WAUKESHA, Wis.—As far as comebacks go, Chris Pearson’s was the sort of legends.
The Beloit native set the WIAA Division 1 state record in the intermediate hurdles as a senior in 1991—which has only been tied once since.
After his experience as a collegiate hurdler at UW-Milwaukee soured him on the sport, Pearson gave it up for seven years.
But that wasn’t the end of the story. He revived his hurdling career and nine years later, at the age of 28, Pearson crossed his final hurdle on May 25, 2002, capturing the 110-meter high hurdle title at the NCAA Division III National Outdoor Championships at Macalester College in St. Paul, Minn. He won in a personal best time of 14.26 seconds.
Saturday, Pearson’s comeback will be celebrated as he enters the Carroll University Athletic Hall of Fame. He already is a member of the Beloit Historical Society’s Elliott-Perring Sports Hall of Fame (2011 inductee).
“I can’t say I’m shocked,” Pearson, 47, said of the Carroll honor. “When you win a national title you think that eventually they’re going to get around to you. But now that it is happening it is kind of overwhelming. I am honored and it should be fun.”
Pearson’s hurdling career began when he was a sophomore at Beloit Memorial after a suggestion from then-head coach Gene Weeden. The Purple Knights were blessed with a bevy of sprinters—twins Keith and Kenny Smith, Duane Jenkins, Kevin Smith and Ryan Anderson. As a sophomore, Pearson had trouble keeping up with them, so Weeden said hurdling would be his ticket to a regular varsity spot.
It turned out to be fortuitous for both Pearson and the Knights, who were state champions his senior year.
As a sophomore, Pearson was fifth in the 110 high hurdles in the Big Eight Conference Championships. The following year, Terry Davis (now Sahlih As-Salaam) transferred to Beloit and along with hurdler/jumper Jimmy Carter, that “big three” began to dominate the conference. Davis (a 2013 Beloit Hall inductee) would go on to win the highs and finish fourth in the 300 intermediates at state while Pearson was disappointed with his eighth place in both events.
That just made him hungrier his senior year. By then, Pearson was also a tremendous sprinter. He ran a wind-aided, hand-timed 10.7 in the 100-meters in a dual meet, although Weeden credited him with a 10.9.
In the Big Eight meet, a sensational anchor by Pearson helped Beloit edge Madison Memorial 113-111 for its fourth straight league title.
Heading to state, Davis and Pearson were ranked 1-2 in the intermediates with Davis running a 37.1 in the sectional and Pearson a 37.2. Davis was also ranked No. 1 in the 110 highs at 14.2 while five other hurdlers ran 14.5, including Pearson. He also teamed with Davis, Victor Conley and Johnnie McGahee to turn in the fastest 1,600 relay time.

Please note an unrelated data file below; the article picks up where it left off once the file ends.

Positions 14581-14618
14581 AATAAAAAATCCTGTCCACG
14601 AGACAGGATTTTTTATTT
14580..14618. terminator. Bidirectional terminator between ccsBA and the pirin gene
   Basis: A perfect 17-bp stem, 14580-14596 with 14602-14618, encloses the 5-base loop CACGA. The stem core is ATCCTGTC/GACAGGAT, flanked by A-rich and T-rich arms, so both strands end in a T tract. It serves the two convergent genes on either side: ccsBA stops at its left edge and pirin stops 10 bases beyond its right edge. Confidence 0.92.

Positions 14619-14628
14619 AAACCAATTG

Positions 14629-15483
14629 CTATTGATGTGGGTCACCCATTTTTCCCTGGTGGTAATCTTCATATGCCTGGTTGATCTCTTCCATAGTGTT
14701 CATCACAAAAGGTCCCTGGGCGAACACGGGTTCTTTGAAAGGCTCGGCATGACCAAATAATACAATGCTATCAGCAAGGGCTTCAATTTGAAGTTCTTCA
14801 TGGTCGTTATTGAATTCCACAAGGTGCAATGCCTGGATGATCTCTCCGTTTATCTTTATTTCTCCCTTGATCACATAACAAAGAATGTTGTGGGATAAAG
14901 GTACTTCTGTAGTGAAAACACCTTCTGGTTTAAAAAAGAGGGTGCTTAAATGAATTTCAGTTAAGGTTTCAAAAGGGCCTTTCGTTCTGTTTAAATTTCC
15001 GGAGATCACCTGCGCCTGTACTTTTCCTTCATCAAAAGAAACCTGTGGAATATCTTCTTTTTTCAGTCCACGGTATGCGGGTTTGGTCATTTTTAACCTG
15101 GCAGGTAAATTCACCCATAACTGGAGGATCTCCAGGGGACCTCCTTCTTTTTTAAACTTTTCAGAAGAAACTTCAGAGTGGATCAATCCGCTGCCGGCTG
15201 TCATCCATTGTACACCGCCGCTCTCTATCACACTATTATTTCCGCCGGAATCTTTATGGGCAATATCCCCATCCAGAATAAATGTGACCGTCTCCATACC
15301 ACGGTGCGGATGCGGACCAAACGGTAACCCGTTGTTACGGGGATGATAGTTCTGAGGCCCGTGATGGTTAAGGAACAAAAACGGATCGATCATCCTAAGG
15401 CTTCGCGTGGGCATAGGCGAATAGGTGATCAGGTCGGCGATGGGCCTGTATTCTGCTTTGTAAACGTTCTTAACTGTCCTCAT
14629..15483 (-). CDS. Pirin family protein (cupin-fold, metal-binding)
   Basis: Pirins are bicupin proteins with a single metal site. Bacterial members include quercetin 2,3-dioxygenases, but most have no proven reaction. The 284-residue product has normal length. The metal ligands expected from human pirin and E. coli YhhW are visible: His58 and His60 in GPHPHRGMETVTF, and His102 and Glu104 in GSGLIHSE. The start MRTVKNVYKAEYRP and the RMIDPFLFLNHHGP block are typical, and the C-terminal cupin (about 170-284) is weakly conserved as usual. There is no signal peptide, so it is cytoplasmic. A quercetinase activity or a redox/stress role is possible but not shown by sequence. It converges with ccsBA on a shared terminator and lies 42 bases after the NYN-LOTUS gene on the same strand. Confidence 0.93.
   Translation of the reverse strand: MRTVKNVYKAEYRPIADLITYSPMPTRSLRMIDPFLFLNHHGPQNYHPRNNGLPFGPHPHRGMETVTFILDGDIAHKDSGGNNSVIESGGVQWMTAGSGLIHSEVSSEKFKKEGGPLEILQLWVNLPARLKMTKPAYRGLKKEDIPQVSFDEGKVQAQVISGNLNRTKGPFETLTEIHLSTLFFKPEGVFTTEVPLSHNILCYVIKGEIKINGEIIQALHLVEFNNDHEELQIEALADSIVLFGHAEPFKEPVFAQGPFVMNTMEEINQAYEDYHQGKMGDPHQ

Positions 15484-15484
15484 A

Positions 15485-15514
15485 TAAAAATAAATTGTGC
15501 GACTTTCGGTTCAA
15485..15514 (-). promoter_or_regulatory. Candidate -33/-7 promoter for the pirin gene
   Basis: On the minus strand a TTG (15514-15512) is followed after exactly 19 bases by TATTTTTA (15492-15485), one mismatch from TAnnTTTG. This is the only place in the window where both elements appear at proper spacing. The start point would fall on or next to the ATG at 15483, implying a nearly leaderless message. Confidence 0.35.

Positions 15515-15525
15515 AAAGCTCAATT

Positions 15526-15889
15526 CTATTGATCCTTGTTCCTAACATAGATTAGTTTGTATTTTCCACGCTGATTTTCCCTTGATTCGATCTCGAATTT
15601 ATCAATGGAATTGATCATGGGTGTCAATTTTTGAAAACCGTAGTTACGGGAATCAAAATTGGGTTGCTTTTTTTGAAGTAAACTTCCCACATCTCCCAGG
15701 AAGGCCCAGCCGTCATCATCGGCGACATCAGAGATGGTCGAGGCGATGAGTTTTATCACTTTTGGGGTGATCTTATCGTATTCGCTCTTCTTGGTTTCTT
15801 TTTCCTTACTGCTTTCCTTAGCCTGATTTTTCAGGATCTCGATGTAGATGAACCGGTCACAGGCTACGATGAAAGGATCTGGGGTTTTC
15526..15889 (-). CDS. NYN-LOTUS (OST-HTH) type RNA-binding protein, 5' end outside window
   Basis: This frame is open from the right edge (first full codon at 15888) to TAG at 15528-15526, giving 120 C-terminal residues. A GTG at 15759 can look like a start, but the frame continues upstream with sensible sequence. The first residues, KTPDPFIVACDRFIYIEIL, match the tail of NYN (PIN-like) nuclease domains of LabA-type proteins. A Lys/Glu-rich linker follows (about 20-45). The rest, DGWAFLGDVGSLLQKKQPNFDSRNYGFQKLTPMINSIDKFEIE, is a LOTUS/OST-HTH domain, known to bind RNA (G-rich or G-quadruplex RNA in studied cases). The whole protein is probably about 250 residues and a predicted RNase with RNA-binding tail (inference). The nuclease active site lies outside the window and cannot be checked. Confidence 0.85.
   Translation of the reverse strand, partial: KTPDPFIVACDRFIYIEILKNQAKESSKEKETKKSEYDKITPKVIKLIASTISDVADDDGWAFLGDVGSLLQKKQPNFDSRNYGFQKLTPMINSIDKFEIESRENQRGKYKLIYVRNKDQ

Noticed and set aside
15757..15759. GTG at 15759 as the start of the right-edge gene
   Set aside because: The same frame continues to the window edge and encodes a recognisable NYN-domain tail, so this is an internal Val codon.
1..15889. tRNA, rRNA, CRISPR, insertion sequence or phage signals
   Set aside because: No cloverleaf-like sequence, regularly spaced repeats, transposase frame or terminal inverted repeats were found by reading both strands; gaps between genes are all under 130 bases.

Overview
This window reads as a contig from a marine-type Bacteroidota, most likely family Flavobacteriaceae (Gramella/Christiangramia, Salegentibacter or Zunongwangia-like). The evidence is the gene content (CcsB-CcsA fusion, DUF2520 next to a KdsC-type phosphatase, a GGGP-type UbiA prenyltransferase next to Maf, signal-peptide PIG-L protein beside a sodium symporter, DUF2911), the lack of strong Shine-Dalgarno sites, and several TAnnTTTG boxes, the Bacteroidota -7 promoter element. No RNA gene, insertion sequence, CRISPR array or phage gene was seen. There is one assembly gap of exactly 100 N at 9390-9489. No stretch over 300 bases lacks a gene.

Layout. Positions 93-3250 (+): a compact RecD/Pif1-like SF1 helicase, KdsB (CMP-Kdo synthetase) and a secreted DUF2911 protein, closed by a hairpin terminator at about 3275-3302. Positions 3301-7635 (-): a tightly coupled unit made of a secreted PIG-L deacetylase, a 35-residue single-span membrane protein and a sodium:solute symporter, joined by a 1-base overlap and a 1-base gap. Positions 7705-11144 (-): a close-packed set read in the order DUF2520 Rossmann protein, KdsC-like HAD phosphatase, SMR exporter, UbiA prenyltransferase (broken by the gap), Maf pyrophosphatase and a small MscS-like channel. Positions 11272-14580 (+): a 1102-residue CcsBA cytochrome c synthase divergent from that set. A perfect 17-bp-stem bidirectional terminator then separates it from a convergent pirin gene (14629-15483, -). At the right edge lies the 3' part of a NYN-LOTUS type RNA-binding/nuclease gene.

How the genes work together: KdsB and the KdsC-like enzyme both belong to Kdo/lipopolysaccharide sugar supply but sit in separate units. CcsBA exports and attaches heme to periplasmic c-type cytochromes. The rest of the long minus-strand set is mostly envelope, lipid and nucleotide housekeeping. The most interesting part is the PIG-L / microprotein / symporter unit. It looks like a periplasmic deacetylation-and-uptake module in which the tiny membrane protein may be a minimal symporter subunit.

At state, Pearson won the intermediates in a state mark of 37.49. Carter was second in the triple jump and Pearson was second to Davis in the 110 highs. The 1600 relay also won, clinching the state title for the Knights.
The University of Wisconsin and Minnesota both contacted Pearson, but he had already officially committed to UWM.
With the Panthers, he soon found over-training was the rule, often resulting in stress fractures and torn ligaments. So he walked away from the sport.
Seven years later, he was taking some classes at Carroll when a former UWM teammate coaching there talked him into giving hurdling another try.
Pearson experienced more aches and pains than ever before, but he pushed himself back into competitive shape and soon became the best in the MWC.
With Carroll, he became a three-time D-III All-American. A three-time MWC champion in the hurdles (55-meter indoor hurdles in 2001 and 2002 and 110 high hurdles outdoors in 2002). He set several school records and still holds both the 55-meter hurdle record and 110 highs record. He set the MWC record in the 55 hurdles in 2001.
At nationals, he was fourth in the 55 hurdles indoors in 2002 and fifth in the 55 hurdles indoors in 2001. The highlight of his career was winning nationals in the 110 hurdles outdoors in 2002.
Pearson and wife Heather eventually settled in the Waukesha area, moved to Milwaukee and then recently returned to Waukesha. He does interior office construction for Office Solutions.
He also fulfilled his goal of coaching track. He has been head girls coach at Waukesha West High School the past 13 years and has also helped out with the boys. His girls have been state runnerup twice and state champs once. He also coached a state champion triple jumper.
He was in attendance coaching at Veterans Memorial Stadium in LaCrosse when his 300 record was tied in 2010 by Lechein Neblett of Madison Memorial.
“I tried to find him to congratulate him, but he was already headed back to Madison,” Pearson said. “That’s one of the longer-standing records now.”
Pearson has also coached girls cross country at Waukesha West and currently has a team with top-five state aspirations.
He may have the opportunity to coach his daughter someday. Sixth grader Zoui was one of the top cross country runners in her grade school.
“She definitely has some solid track potential,” he said. “She wants to try pole vaulting next. I’d love to see her try hurdling, but I’m not going to pressure her into it.”
She obviously has the genes.